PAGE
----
Having spent the week at Alltech’s ONE Ideas Conference, it’s fitting to use this blog space to report on one of the more unconventional and provocative aspects of the event.
In the heart of the Lexington Convention Center, Alltech founder Dr. Pearse Lyons created his ONE Vision “virtual planet,” a 10,000-square-foot interactive multimedia exhibit exploring the role agriculture will play in shaping the world of 2050.
Alltech aimed for the event’s more than 3,000 attendees “to experience a planet of plenty, where technology and science align in order to produce nutritious food for the world’s nine billion inhabitants.” To do so, the company erected a labyrinth of touchscreen kiosks, all-encompassing panoramic video displays, and walls covered in factoid-rich infographics.
(With so many moving parts, I think it may be best to lean on Alltech’s stock photos to better illustrate the experience.)
The ONE Vision exhibit featured interactive displays, debates between video characters depicting industry stakeholders, narration from an unseen host, and scores of other multimedia presentations meant to illustrate how innovation in agriculture can change the world. | Alltech
Visitors were given a glimpse of how the world – and agriculture – can evolve and improve if we’re smart about how we proceed when faced with significant hurdles and through the adoption of sustainable solutions. The stations within ONE Vision called out these problems and explored how “one big idea” could significantly change outcomes.
These eye-opening statistics* highlight the dilemmas facing agriculture’s relationship to three key elements:
- Water: Seventy percent of the world’s fresh water is consumed by agriculture and could rise by 2.5 percent or more by 2050.
- Air: Thirty-nine percent of greenhouse gas (GHG) from agriculture is linked to animal agriculture by way of enteric emissions. As GHG erodes the atmosphere, the added heat affects water levels, leading to flooding – both have a negative impact on food production.
- Land: Eighty percent of arable land is already in use, but to feed the world in 2050, land yields must rise by 70 to 100 percent. Plants need to do more, but require fewer inputs.
Ninety-five percent of our food comes from the soil. ONE Vision explored the ways soil can be restored for better crop production. | Alltech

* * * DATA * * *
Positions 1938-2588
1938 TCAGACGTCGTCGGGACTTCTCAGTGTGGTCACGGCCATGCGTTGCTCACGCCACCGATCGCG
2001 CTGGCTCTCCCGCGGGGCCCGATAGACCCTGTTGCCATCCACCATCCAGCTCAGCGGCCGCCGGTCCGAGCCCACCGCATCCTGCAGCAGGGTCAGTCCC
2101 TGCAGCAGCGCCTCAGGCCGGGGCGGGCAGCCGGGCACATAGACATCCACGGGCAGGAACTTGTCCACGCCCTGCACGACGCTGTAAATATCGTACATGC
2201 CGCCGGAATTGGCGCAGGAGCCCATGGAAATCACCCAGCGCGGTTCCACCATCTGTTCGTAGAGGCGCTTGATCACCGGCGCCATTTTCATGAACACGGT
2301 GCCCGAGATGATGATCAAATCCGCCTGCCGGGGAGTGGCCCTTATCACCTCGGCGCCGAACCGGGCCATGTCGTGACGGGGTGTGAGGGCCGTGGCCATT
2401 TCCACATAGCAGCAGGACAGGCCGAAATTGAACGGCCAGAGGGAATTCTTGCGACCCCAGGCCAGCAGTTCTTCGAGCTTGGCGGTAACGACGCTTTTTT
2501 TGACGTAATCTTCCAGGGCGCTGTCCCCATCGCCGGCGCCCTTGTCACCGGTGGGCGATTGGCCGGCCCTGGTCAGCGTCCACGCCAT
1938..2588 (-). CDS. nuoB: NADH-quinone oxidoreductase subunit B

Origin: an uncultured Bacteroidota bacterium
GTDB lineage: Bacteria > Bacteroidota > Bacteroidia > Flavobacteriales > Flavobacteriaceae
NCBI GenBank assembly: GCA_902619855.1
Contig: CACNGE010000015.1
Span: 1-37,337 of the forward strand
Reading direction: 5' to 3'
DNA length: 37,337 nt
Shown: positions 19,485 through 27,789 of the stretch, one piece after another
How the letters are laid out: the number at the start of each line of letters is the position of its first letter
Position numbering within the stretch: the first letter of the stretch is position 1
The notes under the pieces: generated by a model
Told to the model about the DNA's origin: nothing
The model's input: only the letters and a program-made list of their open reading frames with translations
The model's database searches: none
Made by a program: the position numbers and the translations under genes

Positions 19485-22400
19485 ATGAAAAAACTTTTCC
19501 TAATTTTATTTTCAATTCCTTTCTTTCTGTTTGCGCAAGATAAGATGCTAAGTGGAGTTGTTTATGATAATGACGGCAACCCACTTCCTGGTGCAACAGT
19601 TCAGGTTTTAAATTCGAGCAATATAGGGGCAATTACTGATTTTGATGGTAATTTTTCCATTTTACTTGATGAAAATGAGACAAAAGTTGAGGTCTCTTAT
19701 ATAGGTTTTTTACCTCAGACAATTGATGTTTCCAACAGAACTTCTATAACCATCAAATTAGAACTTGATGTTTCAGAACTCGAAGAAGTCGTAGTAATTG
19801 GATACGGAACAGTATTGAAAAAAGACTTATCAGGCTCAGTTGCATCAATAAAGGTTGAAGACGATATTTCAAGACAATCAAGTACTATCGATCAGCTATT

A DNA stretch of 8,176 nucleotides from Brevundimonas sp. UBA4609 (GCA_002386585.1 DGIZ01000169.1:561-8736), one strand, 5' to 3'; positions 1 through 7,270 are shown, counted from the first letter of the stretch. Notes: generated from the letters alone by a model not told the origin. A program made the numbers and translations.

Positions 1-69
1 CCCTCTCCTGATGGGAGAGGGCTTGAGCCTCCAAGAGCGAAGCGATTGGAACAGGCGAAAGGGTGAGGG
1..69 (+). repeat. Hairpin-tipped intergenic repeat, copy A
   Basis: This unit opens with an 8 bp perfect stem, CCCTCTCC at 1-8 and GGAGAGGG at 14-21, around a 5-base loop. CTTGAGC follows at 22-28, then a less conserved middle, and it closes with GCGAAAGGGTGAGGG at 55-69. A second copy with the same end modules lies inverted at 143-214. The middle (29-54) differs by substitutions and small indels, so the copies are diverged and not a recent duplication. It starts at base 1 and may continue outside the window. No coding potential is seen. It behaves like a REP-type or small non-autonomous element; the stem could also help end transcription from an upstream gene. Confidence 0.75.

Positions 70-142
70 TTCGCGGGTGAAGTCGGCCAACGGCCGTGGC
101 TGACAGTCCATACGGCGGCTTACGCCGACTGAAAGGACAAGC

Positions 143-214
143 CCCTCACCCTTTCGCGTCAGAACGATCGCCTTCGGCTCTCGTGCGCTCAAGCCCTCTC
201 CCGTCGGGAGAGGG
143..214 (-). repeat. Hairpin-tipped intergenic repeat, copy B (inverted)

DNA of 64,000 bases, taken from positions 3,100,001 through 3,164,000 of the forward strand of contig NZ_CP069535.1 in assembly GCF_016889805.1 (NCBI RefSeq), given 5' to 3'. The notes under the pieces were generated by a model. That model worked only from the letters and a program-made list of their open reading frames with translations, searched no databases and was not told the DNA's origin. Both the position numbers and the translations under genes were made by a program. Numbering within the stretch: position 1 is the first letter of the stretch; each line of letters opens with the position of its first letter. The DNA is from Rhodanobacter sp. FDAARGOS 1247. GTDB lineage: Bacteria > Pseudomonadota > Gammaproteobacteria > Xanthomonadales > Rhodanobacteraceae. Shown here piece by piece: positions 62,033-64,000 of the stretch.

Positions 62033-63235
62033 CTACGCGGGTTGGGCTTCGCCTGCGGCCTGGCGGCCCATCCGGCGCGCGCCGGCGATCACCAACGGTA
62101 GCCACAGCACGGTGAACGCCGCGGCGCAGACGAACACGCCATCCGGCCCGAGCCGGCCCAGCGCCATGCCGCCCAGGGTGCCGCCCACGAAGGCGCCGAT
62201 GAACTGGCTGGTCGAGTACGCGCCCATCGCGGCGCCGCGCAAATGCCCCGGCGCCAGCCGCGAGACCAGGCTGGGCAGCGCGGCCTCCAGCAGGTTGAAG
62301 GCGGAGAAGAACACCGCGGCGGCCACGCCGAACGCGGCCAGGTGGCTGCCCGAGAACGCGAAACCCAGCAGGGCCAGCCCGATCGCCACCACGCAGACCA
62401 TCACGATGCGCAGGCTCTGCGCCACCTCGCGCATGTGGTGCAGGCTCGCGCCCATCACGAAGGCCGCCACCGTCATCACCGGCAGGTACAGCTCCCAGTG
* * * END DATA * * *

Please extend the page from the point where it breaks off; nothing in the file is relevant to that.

Here are the solutions offered during the tour:
- Water: Utilize precision agriculture to reduce irrigation water use.
- Air: Better livestock feed management to decrease the amount of methane emissions.
- Land: Develop drought and disease resistance crop strains that will limit or eliminate the use of soil-microbe-damaging pesticides. Large-scale, vertical urban farming.
The impressive display successfully modeled the interconnections between natural resources, the wide-reaching ripple effect of one set of actions – positive or negative, and how even small changes can impact the world now and into the future – especially at the producer level. For example, short-term farming practices now can improve productivity and profitability, but also lay the foundation for long-term sustainable production.
ONE attendees get a glimpse into the future of sustainable aquaculture during the ONE Vision tour. | Alltech
Ever the optimist, Dr. Lyons believes the science and technology will in fact fill the gaps and make feeding 9 million possible while restoring and preserving the world’s natural resources.
Given the size of the ONE Vision investment, I was surprised that its fate moving forward seemed unclear. The exhibition is structured to have appeal beyond agribusiness folks. Will it travel outside of Kentucky to educate and inspire a broader audience? I guess time will tell.
Needless to say, you walk away better understanding how “ONE big idea” can change the world.
*All statistics gleaned from ONE Vision’s infographics